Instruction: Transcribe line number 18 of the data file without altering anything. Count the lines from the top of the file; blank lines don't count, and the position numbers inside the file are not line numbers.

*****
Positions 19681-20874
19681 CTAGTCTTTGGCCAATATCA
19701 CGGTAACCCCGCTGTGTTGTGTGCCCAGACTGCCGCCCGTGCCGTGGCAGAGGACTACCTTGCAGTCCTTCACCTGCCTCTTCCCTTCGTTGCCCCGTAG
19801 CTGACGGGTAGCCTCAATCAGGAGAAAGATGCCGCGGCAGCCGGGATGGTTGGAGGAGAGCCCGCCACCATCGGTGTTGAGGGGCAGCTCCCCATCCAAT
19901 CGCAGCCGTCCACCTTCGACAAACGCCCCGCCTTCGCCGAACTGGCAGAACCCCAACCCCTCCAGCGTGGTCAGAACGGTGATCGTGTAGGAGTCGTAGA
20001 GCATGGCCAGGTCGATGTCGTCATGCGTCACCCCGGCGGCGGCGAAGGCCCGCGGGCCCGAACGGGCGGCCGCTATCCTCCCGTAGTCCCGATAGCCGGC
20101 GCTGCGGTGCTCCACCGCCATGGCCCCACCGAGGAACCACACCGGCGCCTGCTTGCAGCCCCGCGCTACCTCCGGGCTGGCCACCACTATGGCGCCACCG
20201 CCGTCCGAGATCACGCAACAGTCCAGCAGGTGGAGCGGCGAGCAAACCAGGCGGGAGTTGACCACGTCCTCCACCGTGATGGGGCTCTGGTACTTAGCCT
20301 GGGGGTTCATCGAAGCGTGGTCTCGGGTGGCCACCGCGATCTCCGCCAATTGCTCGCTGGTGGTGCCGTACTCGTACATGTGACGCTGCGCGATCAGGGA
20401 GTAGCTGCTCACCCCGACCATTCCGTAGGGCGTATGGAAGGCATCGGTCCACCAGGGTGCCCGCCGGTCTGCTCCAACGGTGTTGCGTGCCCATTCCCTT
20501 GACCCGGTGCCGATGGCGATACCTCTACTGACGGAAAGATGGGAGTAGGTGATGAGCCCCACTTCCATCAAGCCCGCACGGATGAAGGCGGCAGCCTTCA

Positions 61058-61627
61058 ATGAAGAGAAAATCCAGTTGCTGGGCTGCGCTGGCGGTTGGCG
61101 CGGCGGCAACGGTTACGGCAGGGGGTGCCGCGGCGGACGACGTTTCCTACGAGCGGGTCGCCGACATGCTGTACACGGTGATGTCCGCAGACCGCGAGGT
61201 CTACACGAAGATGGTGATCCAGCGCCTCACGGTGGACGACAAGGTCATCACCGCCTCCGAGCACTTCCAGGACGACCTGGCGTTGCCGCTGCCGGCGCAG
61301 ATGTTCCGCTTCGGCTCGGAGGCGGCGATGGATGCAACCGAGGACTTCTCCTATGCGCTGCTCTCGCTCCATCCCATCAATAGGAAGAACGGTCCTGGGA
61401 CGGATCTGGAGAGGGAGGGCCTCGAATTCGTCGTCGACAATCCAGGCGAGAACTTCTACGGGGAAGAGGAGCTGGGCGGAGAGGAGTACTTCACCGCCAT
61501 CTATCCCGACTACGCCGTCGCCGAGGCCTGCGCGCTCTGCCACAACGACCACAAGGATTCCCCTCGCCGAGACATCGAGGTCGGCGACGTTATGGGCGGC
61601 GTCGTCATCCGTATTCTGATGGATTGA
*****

61501 CTATCCCGACTACGCCGTCGCCGAGGCCTGCGCGCTCTGCCACAACGACCACAAGGATTCCCCTCGCCGAGACATCGAGGTCGGCGACGTTATGGGCGGC